Does that indicate that maybe the trend will then come back toward Warsaw?
AR: I really believe that will happen, especially considering the turn toward specificity of services – it will be much more complex. Taking that into account, Warsaw seems to be the natural choice. One thing is the depth of the market, in terms of the labour force, and also the attractiveness of the city itself. This is truly an international place right now.
‘If a company wants to put a business services centre in Europe, Poland has one of the strongest hands to play’
What is the view from the real estate advisory side in terms of business services?
Jakub Sylwestrowicz, JLL: I can only repeat and add to what Paweł and Andrzej have already said about the great abundance of skills, the labour market and so on. But I would do so using the example of our company, because JLL has its shared services centre in Warsaw. It’s not huge in terms of headcount, but it is really doing well, and the team has grown by 20 people. A couple of weeks ago they moved to another building. The fact that we have been very successful and we are still growing this team, the fact that they are looking for people using different languages, from Hebrew to Hungarian, from Russian to Romanian, and the fact that we can find these people, it speaks to the quality of Warsaw as a place to run this business.
Real estate is not the essential element for business services investors. Once you are sure that you will find the people that you are looking for, that you will be able to pay the salaries they expect, only then do you have to find the place where these people will be working. In this respect, Warsaw not only has a large office market, but it has a market that is driven by speculative development. You simply go and collect the offers from landlords who are building in anticipation for tenants. This fact, plus the fact that the rental rates are very attractive compared to other CEE locations, all of these factors speak for the advantages of making such investments in Warsaw.
It is widely known that Warsaw’s high vacancy rate has been putting pressure on rental rates. How important a factor is that?
JS: I think it is important, but I wouldn’t go so far as to say it would make a big difference between whether a company chooses Warsaw, Wrocław or Kraków. At this stage I think it’s more about being in the city centre and the Wola district or a more peripheral district. So it is important, but not in the sense that it will distinguish between cities. It will distinguish between different sub-markets within the city.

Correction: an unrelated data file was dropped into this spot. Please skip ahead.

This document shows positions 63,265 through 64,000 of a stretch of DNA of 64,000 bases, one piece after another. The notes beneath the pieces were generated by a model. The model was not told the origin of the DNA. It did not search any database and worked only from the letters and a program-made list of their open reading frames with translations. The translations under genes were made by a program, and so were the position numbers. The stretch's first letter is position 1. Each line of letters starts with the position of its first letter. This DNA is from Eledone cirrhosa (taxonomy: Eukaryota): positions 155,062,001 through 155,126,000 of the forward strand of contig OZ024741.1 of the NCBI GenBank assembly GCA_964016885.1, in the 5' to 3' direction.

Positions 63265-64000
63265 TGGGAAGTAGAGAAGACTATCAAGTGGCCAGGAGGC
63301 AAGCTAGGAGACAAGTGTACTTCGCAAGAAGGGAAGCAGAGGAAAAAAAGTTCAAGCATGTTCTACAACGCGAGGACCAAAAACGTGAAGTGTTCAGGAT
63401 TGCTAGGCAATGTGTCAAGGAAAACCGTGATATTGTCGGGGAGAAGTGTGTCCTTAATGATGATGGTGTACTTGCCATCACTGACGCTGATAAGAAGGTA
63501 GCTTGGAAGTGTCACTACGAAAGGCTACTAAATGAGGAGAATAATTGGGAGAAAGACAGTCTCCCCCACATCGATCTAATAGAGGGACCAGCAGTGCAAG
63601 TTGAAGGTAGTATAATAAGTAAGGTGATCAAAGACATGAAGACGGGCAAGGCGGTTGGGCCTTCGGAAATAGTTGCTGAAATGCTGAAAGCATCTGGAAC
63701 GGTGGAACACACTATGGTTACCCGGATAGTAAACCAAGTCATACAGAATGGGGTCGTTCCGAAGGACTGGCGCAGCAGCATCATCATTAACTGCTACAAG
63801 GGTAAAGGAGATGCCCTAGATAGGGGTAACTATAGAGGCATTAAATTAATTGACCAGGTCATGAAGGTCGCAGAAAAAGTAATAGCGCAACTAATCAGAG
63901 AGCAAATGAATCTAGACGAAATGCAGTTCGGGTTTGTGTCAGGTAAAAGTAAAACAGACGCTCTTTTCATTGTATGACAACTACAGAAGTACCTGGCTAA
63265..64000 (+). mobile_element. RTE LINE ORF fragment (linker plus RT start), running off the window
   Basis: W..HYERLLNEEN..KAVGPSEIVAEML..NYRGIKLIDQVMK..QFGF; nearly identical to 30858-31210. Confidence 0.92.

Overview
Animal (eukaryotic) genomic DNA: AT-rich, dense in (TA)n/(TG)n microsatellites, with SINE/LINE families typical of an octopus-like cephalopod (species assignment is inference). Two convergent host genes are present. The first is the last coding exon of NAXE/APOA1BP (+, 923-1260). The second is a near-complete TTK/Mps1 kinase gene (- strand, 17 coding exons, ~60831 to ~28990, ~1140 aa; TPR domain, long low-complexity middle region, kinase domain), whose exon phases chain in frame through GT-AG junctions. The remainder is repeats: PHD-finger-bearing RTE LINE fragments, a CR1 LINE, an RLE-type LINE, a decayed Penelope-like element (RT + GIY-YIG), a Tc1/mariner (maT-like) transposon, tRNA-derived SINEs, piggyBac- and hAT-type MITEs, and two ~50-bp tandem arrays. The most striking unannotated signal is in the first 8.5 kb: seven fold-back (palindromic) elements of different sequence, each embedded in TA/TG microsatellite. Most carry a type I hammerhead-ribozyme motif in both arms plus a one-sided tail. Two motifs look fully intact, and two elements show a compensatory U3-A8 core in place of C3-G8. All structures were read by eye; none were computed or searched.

Courtney, where does business services stand in terms of the ranking of the number of foreign investments in Warsaw?
Courtney Fingar, fDi Magazine: Business services is third. Financial services is number one, software and IT services is number two, and then business services. But they all fit together, so that just shows the dominance of the industry.
Do you see that continuing?
CF: I think so. Having strengths in business services, from the perspective of foreign direct investment [FDI], is handy, because business services is the number-two sector globally for creating FDI projects, and it’s number one for capital expenditure. It’s a healthy sector. There a lot of projects around, so that’s good.
The other handy thing is that the top two source countries for business services projects are the US and the UK, and these are two markets in which Poland can compete for investments really well. In particular the UK, where Poland is clearly the regional leader. Looking at our data, Poland is ahead of Romania, ahead of the Czech Republic, and ahead of Hungary for these projects. At the city level, Warsaw is ahead of Bucharest, Budapest and Prague, so it has clearly sown up the business services market in Central and Eastern Europe, which is encouraging.
However, if you look at the data over the past five years, compared to the data over the past 10 or 15 years, it has declined a little bit on the destination list, as destinations in Asia have risen. So the competition is coming from there, rather that from some other regional players.
I’ve heard that it tends to be the more simple processes that are going to Asia, whereas the more complex process are coming to Poland. Do you think that’s the case?
CF: Possibly. There is a value chain and it is true that there is a role for all of these markets to play and as I said, business services projects are abundant, more so than some other sectors that generate FDI. So it’s not necessarily a zero-sum game. However, some other locations are rising up the ranks.
You mentioned some of the positives of business services investments. Are there negatives?
CF: To be honest, there are not huge negatives for Poland or for Warsaw in this particular sector. It’s not the cheapest location going, but it offers a really good mix of cost and quality and the skills are really high. In some cases, maybe it makes sense for various reasons for a company to put a centre in Asia to deal with that market, and another in Europe for that market. If they’re going to put a centre in Europe, Poland has one of the strongest hands to play. It’s really just more about keeping up that competitiveness, adding to the skills and keep moving up the value chain rather than overcoming some glaring negatives, because it doesn’t have a lot in this area.
‘We don’t need hundreds of thousands of identically educated people, we need people who will challenge the status quo’
What are the other challenges it faces when it comes to the business services industry?
AR: We need to concentrate on making sure there is consultation between education and business. I’m not sure if this is happening in Warsaw. How Warsaw could improve is to have really specific vision of how to set up a programme for graduates.